Greece: Law on emerging technologies enters into effect
On March 3, 2023, the Law on emerging information technology and communication technologies, strengthening digital governance and other provisions, entered into effect, following its passage on July 25, 2022, by the Hellenic Parliament.
In particular, the Law outlines its aim to provide appropriate guarantees to ensure the rights of natural persons and legal entities, strengthening accountability and transparency in the use of artificial intelligence (AI) systems, and complementing the existing institutional framework for cybersecurity.
Notably, the Law outlines obligations for public bodies that use AI systems to be transparent and publish publicly available information on the system-start-up time, the operating parameters and capabilities of the AI system, and the categories of decisions taken by or with the support of the AI system. The Law also provides mandatory conditions for the provision of AI services to public bodies, including that the public body may study the way the AI system operates, taking into account the intended purpose of the system, among other things. Likewise, every public sector body under the Law is required to keep a record of AI systems used, updated annually by March 1.
Public sector bodies are also required to conduct an algorithmic impact assessment before the operation of an AI system, which must take into account:
- the intended purpose;
- the capabilities and technical characteristics;
- type and categories of decisions taken or supported by the AI system;
- the categories of data collected and subject to processing; and
- the risks that may rise to the rights, freedoms, and legal interests of natural or legal persons whom the decision concerns or who are affected by the decision.
Regarding the private sector, when using AI systems that affect any decision-making process concerning employees or prospective employees and that have an impact on working conditions, organizations must provide sufficient and clear information to each employee or potential employee. Such notice must include information on parameters on which a decision is based and compliance with equal treatment and combating discrimination in employment. Private sector organizations which constitute a medium or large entity that uses an AI system in the context of consumer profiling or in assessing employees must also keep a register of AI systems used.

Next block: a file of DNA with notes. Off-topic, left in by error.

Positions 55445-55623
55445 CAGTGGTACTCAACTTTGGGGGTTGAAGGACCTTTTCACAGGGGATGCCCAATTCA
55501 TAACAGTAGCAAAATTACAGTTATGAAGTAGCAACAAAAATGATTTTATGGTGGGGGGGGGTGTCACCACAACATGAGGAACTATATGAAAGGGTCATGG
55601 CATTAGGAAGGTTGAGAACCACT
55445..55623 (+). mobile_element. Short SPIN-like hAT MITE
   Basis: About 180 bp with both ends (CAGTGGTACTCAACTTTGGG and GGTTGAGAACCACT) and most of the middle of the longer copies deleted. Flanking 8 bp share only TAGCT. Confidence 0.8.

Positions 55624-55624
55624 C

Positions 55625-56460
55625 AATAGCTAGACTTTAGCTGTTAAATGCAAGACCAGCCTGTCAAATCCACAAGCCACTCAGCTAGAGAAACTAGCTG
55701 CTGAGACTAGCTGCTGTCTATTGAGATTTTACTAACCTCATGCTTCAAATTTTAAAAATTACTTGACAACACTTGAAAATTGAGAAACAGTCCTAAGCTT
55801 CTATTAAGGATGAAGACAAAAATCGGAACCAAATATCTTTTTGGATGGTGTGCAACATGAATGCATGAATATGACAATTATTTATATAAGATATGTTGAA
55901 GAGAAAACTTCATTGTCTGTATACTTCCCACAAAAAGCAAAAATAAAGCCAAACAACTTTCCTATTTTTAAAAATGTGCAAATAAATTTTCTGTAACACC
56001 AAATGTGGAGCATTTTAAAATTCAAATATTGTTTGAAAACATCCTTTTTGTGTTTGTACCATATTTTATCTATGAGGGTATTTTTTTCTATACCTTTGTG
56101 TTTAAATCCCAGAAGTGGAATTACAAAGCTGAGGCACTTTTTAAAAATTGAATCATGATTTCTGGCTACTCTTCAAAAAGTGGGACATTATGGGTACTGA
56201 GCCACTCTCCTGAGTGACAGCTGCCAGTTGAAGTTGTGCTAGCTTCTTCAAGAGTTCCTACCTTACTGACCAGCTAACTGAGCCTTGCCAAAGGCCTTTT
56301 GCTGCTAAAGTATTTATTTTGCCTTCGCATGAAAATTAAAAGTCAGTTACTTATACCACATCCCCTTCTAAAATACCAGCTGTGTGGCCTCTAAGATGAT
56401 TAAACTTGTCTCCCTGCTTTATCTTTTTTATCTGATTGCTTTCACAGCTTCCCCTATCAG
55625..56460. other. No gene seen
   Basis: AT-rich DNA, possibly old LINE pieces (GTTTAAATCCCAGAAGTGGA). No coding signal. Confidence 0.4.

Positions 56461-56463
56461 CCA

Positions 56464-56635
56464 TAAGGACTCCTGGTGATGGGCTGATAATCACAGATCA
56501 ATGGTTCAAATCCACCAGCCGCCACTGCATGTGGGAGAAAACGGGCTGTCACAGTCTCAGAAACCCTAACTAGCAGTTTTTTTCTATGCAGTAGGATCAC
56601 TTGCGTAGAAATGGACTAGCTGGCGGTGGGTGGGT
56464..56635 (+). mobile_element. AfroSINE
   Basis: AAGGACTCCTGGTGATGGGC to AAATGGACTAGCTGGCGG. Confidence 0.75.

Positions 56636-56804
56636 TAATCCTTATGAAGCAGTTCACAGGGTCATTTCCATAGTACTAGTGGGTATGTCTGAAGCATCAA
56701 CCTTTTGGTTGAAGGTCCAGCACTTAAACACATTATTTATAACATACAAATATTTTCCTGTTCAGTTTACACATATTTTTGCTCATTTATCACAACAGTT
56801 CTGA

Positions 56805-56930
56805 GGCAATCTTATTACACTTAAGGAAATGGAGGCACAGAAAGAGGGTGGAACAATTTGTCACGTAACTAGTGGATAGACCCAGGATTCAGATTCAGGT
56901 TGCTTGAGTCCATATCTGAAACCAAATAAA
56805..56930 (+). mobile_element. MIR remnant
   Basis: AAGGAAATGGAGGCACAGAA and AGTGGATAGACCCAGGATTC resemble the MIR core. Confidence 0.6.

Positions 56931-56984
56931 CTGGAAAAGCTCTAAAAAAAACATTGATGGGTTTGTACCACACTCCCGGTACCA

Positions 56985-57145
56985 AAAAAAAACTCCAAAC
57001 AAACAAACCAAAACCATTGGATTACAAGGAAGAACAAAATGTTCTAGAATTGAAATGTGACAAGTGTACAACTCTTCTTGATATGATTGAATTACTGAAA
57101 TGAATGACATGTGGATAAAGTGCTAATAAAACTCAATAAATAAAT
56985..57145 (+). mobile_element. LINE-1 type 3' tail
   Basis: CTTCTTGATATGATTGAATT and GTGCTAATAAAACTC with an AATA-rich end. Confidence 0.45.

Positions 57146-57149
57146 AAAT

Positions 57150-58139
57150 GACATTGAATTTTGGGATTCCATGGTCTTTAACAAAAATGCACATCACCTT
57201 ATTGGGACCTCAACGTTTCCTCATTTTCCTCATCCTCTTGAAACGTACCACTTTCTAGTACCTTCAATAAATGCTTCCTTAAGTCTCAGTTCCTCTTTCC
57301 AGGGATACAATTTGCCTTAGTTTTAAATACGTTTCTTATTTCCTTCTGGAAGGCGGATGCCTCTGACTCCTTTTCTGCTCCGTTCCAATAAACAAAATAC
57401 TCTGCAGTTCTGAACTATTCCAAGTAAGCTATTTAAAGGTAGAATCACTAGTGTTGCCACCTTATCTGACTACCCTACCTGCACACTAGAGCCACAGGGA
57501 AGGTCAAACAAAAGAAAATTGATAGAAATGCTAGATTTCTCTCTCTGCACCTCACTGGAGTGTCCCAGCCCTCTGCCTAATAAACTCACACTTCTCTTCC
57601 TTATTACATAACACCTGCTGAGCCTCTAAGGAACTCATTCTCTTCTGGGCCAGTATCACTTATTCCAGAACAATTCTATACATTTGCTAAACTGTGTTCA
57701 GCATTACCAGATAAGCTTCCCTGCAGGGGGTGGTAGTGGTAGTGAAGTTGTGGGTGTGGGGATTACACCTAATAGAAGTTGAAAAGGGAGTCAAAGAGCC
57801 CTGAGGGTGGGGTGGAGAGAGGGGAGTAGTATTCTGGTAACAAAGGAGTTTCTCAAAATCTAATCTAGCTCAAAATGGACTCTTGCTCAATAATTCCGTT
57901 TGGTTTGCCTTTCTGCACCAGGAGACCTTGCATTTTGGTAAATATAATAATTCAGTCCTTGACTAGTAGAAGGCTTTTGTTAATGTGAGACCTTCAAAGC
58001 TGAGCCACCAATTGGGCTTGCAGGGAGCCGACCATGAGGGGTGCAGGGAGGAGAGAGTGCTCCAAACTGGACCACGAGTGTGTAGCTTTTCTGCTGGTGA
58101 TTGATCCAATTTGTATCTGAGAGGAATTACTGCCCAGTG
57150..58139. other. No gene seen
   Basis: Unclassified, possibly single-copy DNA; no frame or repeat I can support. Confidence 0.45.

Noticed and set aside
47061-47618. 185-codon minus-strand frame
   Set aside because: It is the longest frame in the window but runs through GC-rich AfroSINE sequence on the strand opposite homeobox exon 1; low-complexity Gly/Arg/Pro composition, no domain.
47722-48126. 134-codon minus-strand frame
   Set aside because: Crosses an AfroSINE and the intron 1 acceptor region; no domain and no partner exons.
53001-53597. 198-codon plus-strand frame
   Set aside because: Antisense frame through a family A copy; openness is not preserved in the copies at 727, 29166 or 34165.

The Law establishes the creation of a Coordinating Committee for AI, responsible for the application of the National Strategy for the development of AI (the National AI Strategy) among other things. Likewise, the Law creates an AI Observatory in the Ministry of Digital Governance, responsible for the data collection on the National AI Strategy, drawing up key indicators on AI activities in Greece, best practices for the use of AI in the private and public sectors, and the effects of AI on the fundamental rights of natural persons.
On the other hand, the Law also establishes a Committee of Data Protection Officers (DPOs), whose mission is to coordinate actions and adopt best practices for the exercise of DPO duties in government bodies.
Internet of Things (IoT)
The Law also outlines obligations for IoT devices, which should be designed and developed under the Law to achieve an appropriate level of cyber security throughout their life cycle to prevent unauthorized access by third parties. IT operators are similarly subject to obligations under the Law, with IT technology devices being required to comply with technical safety specifications. Operators are also required to keep a register of IT technology devices used, which should be updated on an annual basis, and develop incident or vulnerability management procedures for IT technology devices.
You can read the Law, only available in Greek, here.